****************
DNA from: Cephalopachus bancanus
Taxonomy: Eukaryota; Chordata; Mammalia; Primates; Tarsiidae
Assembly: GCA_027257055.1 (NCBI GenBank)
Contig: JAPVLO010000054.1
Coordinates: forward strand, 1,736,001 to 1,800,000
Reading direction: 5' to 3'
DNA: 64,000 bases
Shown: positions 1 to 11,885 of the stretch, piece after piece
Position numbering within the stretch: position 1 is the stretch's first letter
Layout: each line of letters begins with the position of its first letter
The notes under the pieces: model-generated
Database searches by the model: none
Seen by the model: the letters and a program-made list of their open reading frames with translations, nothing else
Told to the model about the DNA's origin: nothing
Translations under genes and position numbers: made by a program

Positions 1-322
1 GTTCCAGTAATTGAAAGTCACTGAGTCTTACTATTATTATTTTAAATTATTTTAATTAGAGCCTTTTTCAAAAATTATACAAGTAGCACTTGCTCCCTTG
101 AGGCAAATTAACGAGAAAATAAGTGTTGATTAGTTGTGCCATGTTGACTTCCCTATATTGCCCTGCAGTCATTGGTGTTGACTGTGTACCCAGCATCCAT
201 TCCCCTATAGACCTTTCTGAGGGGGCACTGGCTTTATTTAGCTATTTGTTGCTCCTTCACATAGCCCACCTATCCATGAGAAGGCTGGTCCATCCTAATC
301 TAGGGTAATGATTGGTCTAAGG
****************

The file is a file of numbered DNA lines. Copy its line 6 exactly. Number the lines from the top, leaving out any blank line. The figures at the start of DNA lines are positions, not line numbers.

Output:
Reading direction: 5' to 3'